What: Shares of biotech blue chip stock Gilead Sciences (NASDAQ:GILD) catapulted higher by 12% in May, based on data from S&P Capital IQ, after announcing better-than-expected first-quarter earnings results and providing a positive update on its next-generation HIV treatment in Europe.

So what: The big driver for Gilead Sciences, as it's been for some time now, is its hepatitis C duo of Harvoni and Sovaldi. In the first quarter, Harvoni generated sales of a whopping $3.58 billion worldwide, and crushed its only other foe on the market (Viekira Pak) in the U.S. ($3.02 billion in U.S. sales, compared to just $138 million). Sovaldi "chipped in" with an additional $972 million in sales, which is actually down after Harvoni's approval relegated it to the lesser common genotype 2 and 3 HCV. Additionally, HIV pill Stribild generated $356 million in global sales, up from $215 million in the prior-year quarter.

Source: Gilead Sciences.

Overall, Gilead produced $7.59 billion in revenue and a practical doubling of its EPS to $2.94. Comparatively, Wall Street was looking for $6.89 billion in sales and just $2.32 in EPS -- so Gilead crushed it!

The other share price driver came toward the end of the month with Gilead's announcement that the European Medicines Agency (the FDA of Europe) had validated its marketing application for the fixed-dose combination of emtricitabine and tenofovir alafenamide for HIV treatment. In short, it means its application can now come under the review of the EMA. With it appearing to be a superior treatment to Viread, an approval seems to be a better than 50-50 chance in my personal opinion.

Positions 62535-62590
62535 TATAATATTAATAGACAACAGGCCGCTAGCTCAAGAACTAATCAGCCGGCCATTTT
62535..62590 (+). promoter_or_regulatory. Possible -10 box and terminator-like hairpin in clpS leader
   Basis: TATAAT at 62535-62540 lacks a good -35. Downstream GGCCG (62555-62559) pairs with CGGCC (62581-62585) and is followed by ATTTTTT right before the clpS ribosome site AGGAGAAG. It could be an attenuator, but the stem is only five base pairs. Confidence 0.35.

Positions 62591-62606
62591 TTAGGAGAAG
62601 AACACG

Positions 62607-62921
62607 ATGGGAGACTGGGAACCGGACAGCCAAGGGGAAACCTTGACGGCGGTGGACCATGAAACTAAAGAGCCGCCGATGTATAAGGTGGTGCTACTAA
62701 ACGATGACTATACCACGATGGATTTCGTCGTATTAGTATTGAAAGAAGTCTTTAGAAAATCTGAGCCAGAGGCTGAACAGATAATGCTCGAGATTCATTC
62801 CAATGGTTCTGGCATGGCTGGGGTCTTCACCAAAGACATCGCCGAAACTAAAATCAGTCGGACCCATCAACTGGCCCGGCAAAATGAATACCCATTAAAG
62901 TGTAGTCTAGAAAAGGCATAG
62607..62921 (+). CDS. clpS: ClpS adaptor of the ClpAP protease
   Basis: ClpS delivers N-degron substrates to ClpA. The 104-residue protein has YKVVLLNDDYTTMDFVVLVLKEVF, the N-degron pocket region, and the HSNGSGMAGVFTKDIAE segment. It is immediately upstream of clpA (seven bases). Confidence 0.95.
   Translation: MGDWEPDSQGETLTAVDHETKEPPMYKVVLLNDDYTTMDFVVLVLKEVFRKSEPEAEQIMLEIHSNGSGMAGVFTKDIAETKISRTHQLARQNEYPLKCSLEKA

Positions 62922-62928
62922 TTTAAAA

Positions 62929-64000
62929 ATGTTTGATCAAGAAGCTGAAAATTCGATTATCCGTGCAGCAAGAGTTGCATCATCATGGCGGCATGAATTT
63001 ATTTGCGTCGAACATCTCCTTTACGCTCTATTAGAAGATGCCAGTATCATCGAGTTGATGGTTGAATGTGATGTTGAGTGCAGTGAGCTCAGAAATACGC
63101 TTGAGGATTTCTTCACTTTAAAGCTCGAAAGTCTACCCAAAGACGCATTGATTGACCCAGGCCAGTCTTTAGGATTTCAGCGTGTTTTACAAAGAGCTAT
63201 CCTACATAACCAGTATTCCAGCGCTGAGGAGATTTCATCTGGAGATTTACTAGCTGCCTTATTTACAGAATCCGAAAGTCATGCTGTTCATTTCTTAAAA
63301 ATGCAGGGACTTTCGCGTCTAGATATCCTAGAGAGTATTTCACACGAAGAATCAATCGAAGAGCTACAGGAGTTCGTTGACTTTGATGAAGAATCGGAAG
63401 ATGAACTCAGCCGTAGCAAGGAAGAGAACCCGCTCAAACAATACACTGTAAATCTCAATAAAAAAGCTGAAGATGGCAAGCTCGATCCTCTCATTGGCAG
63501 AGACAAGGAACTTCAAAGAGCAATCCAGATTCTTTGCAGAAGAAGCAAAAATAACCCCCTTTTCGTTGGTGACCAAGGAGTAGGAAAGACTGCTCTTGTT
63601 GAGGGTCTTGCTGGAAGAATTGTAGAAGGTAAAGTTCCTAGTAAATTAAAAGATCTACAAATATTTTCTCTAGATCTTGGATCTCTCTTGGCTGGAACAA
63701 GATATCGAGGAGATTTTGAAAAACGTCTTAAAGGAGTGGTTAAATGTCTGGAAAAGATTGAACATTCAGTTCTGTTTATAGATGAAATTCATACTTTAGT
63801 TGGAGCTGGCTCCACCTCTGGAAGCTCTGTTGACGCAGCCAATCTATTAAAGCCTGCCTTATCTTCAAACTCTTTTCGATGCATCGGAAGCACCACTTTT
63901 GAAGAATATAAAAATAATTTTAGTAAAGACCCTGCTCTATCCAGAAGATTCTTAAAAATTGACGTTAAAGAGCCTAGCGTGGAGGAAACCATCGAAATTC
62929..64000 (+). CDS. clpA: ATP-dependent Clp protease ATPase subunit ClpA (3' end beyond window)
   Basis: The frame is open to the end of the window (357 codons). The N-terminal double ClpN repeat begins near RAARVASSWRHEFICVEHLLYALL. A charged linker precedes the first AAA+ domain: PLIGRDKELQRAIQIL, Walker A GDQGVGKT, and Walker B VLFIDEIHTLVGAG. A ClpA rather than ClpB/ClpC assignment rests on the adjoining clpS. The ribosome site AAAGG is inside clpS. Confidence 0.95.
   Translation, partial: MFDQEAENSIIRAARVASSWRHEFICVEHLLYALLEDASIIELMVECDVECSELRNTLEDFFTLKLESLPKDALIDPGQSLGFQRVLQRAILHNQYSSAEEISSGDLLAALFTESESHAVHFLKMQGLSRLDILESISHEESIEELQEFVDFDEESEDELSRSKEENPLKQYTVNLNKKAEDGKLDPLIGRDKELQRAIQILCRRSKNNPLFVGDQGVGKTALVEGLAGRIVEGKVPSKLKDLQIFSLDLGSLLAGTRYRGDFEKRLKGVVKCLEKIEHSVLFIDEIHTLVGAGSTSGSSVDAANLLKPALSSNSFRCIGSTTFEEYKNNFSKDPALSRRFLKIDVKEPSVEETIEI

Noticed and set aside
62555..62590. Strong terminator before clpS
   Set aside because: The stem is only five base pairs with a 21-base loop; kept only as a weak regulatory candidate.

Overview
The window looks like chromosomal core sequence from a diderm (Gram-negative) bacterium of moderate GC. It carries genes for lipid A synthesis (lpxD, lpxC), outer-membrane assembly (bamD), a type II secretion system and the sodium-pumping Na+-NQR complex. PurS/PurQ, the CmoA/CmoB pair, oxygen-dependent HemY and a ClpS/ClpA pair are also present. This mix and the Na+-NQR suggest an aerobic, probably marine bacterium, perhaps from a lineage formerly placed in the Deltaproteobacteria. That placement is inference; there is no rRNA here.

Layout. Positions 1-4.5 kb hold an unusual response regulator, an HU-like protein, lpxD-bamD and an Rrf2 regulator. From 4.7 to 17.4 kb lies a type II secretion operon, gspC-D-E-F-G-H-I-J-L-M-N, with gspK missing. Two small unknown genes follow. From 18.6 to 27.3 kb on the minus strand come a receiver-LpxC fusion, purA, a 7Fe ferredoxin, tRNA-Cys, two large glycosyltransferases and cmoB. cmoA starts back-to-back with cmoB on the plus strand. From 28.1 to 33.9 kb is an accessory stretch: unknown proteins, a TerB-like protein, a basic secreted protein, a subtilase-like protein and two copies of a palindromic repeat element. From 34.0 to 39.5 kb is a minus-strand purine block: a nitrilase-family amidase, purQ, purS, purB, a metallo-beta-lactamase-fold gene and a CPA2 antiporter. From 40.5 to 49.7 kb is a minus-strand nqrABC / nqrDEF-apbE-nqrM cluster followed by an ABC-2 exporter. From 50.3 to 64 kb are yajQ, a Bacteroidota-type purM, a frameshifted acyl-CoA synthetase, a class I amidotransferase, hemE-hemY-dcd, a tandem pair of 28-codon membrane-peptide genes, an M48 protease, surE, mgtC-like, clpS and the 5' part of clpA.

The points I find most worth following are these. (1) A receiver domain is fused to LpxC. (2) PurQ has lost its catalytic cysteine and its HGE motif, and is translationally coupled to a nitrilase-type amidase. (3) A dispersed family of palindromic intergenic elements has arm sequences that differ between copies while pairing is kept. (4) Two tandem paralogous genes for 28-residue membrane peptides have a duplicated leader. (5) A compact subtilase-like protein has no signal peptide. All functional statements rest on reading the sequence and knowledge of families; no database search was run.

Now what: Consider this just another month of business as usual for Gilead Sciences.

Although Gilead will likely face tougher HCV competition in the coming months, for now it remains the convenience leader -- especially in genotype 1 HCV where patients can take Harvoni once-daily without the need for ribavirin or IV interferon. By a similar token, its advancements in HIV and other liver diseases, including hepatitis B and nonalcoholic steatohepatitis (known also as NASH), could put it on track to deliver a number of new blockbusters in the coming years.

Gilead's forward P/E of 10 and double-digit sales growth continue to place its PEG ratio -- a measure of value based on future growth prospects -- around or below one, which would signify that even after its multi-year run higher it's still pretty cheap by most fundamental standards. I'd continue to encourage investors with a modest appetite for risk to take a closer look at Gilead, because you might like what you find.